Unlike punishment, kittens will react to positive reinforcement by emulating the actions they associate with the reward. If your kitten has successfully used the litter box, make sure to reward it. You can praise your kitten and give it a toy or a treat for a job well done.
Clean the Litter Box to Encourage Use
Make sure to regularly clean the litter box. You’ll need to scoop the litter every day. The litter will then need to be changed completely about once a week. You can tell when it needs to be changed because the litter box will smell.
When you change litter, make sure you srub the litter box thoroughly with water and soap or vinegar. Avoid bleach or chemicals, since these can harm your kitten.
A clean litter box will make your home smell nicer. Avoiding the litter box smell is a good incentive to make sure it stays clean!
Why Won’t My Kitten Use the Litter Box?
There are a variety of reasons why your kitten won’t use the litter box. Use trial and error to uncover the source of the problem. Change one thing first to see if it solves the issue. If it doesn’t, move on to the next.
Let’s jump into some possible reasons why your kitten is turning their nose up at your little box situation:
Litter Box Placement Isn’t Ideal
Check the placement of the litter box and ask yourself:
- Is it too far out of the way?
- Is it located somewhere your cat doesn’t like to go?
- Is it too dark there?
- Does it not offer enough privacy?
Remember, if you would be unhappy with the situation if you were stuck using it then don’t enforce those conditions on your cat. The alternative is continued accidents throughout your home.
Your Cat Doesn’t Like the Type of Litter Box Used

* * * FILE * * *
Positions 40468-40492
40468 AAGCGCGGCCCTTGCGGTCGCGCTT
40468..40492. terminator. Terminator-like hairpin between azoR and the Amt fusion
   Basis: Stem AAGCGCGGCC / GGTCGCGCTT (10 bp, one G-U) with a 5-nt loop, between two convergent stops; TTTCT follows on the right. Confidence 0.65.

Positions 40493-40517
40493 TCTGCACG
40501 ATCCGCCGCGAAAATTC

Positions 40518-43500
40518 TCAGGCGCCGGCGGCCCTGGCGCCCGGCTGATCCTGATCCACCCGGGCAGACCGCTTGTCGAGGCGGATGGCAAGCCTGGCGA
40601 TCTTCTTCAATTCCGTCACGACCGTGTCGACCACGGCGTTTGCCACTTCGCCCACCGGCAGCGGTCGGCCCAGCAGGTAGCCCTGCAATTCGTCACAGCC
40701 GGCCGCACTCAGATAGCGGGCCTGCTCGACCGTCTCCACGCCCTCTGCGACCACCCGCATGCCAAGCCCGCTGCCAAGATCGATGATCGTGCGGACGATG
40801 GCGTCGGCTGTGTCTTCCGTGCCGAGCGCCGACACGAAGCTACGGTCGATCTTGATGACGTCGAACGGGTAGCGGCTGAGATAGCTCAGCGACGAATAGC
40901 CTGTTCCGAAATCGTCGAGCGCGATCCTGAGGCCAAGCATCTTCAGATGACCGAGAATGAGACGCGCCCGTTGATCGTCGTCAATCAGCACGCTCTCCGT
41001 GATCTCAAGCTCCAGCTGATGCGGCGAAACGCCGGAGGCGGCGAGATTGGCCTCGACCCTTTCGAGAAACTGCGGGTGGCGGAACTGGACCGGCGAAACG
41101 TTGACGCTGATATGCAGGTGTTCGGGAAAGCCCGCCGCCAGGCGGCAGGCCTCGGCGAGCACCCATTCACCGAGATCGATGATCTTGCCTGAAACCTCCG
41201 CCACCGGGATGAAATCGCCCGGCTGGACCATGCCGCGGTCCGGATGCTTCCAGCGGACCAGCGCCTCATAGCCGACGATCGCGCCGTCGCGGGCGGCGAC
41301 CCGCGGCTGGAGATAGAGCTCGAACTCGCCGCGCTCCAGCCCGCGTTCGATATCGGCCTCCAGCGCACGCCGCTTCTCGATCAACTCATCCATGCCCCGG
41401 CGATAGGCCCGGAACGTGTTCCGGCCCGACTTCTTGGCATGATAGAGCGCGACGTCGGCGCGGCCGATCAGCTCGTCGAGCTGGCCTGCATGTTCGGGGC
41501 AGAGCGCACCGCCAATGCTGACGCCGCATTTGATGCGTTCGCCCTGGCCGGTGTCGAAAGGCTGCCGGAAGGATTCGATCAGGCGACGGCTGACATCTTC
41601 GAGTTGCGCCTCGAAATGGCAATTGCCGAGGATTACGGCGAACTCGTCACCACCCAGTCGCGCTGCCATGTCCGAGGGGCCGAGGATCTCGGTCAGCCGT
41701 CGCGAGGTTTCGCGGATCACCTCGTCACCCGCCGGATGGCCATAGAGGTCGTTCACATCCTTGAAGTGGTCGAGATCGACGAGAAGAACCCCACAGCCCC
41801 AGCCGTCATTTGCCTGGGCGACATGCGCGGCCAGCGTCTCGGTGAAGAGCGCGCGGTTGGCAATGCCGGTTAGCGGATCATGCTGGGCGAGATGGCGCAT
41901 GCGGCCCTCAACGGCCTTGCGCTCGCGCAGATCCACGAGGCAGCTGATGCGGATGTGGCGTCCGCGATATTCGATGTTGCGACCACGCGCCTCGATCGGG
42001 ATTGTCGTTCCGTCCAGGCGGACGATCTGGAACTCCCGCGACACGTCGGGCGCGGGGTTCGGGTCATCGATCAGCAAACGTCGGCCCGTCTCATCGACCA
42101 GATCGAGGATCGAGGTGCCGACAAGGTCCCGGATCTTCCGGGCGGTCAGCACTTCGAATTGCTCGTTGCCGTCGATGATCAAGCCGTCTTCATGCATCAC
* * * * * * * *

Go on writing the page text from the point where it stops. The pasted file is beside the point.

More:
If you have a covered litter box try removing the cover. Even though covered litter boxes are convenient for us to contain smells and mess, some cats downright despise them and will refuse to use them.
Alternatively, if you have an uncovered litter box, your cat may prefer the privacy of having a cover.
Your Cat Disliked the Type of Litter
Your cat may dislike the type of litter. Revisit our section on types of litter and give each type a try.
Kittens can be particular about the way the litter feels on the feet. This can lead to them missing slightly as they try not to stand on the litter. Or, your kitten may outright avoid the offending litter box altogether.
Don’t Expect Your Kitten to Use a Dirty Litter Box
Check the litter box to see if it’s dirty. Kittens don’t like to use dirty litter boxes, so you should make sure it’s scooped daily. Replace the litter and cleaned the litter box itself at least once a week.
I Can’t Figure Out Why My Cat Isn’t Using the Litter Box
If nothing you do is convincing your kitten to use the litter box, it may be time to seek advice from outside sources. Monitor your kitten’s behavior and watch for the following warning signs:
- Frequently getting into the litter box but no sign of use
- Bloody urine or stool
- Persistent, obsessive licking of genitals
- Crying or mewing around or while in the litter box
If you encounter any of the above symptoms, it’s time to seek medical advice from a trusted veterinarian. They will be able to examine your kitten and test for any underlying problems keeping it from properly using the litter box.